It could be an isolated incident so don't worry too much just yet. Wait until you have your meeting, explain to principal what difficult child told you and see if you can get the WHOLE picture. Administrators are not ones to try to figure out "where the kids are coming from" but that is exactly what is needed to TEACH our difficult child's. Can't fix what isn't working if we don't know WHY it's not working. That's why I suggested the book.
  9. TerryJ2

    TerryJ2 Well-Known Member

    Argh! So sorry! I'm glad you're working on solutions, anyway.
    I understand about not knowing what to believe. My difficult child interprets things differently quite often. Other times, he's right on the money. It is so hard! Either way, he can't go around yelling MF at school. And somewhere deep down, he knows it. :(
  10. Steely

    Steely Active Member

    Oh yuck...sounds exactly like something Matt would have done. Your difficult child perceived a threat, and before it could become one, he nipped it in the bud with his lovely difficult child tactics. I am not sure medically there really is anything you can do. Despite ALL the medications Matt trialed, none of them stopped that sort of primitive instinctual behavior.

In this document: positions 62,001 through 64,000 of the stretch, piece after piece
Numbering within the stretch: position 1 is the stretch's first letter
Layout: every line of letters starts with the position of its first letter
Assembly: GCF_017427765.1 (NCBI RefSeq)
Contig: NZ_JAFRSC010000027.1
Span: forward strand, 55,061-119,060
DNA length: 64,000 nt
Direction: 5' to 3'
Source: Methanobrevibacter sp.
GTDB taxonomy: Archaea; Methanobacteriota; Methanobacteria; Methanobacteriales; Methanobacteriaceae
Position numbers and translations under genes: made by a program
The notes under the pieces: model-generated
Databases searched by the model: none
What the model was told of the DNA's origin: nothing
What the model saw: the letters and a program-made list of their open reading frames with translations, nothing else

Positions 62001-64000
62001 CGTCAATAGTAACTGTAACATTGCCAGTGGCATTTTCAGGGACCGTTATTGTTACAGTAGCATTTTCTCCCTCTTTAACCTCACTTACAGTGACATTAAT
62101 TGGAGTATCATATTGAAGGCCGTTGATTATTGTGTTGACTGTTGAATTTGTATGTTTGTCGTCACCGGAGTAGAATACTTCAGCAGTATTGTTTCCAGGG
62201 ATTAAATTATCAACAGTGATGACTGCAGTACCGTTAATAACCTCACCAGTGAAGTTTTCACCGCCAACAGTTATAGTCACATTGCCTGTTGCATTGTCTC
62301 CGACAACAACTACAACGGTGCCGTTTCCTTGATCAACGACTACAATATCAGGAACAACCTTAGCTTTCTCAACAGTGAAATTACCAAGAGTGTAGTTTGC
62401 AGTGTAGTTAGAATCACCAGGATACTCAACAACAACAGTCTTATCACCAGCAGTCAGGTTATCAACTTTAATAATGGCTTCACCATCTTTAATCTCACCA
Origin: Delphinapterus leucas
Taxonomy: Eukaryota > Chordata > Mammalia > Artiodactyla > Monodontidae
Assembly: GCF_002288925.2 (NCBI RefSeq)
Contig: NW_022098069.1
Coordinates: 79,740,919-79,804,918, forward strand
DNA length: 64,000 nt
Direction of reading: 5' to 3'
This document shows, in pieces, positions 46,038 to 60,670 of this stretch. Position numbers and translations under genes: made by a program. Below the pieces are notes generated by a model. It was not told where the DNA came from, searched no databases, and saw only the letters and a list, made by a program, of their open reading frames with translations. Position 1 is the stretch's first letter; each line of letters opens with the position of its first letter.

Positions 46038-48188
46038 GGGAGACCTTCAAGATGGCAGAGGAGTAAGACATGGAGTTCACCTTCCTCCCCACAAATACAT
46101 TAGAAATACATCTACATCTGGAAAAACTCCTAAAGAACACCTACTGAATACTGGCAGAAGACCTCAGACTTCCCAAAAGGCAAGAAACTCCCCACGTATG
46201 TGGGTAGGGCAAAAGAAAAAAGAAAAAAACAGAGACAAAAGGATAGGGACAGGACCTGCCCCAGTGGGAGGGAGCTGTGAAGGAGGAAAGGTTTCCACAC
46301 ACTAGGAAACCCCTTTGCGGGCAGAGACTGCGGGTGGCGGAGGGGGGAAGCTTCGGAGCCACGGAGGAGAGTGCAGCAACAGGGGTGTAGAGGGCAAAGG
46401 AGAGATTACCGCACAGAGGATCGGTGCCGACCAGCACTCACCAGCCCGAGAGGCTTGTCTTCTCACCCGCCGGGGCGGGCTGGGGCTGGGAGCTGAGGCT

If you did decide to do a medication wash - I would have him admitted, absolutely.

    As far as the HS, I would give it a try. Matt was in that type of setting at times in his schooling. I can definitely say he didn't pick up more bad behaviors, but he did feed off the negative energy. I would definitely give it a try least it would be more tolerant of his outbursts, and more understanding....and hopefully they would not use out of school suspension as punishment.
  11. flutterby

    flutterby Fly away!

    I'm sorry, cm. There seems to be a perfect storm going on with his age, the time of year, stuff with his dad...
  12. keista

    keista New Member

    Sorry about the drama, but it sounds about right. DD1 also started up at the one month mark. Ever since she's been scary perfect, though.

    Regarding the therapeutic HS. Go visit as often as you can and see how things are there on a daily basis.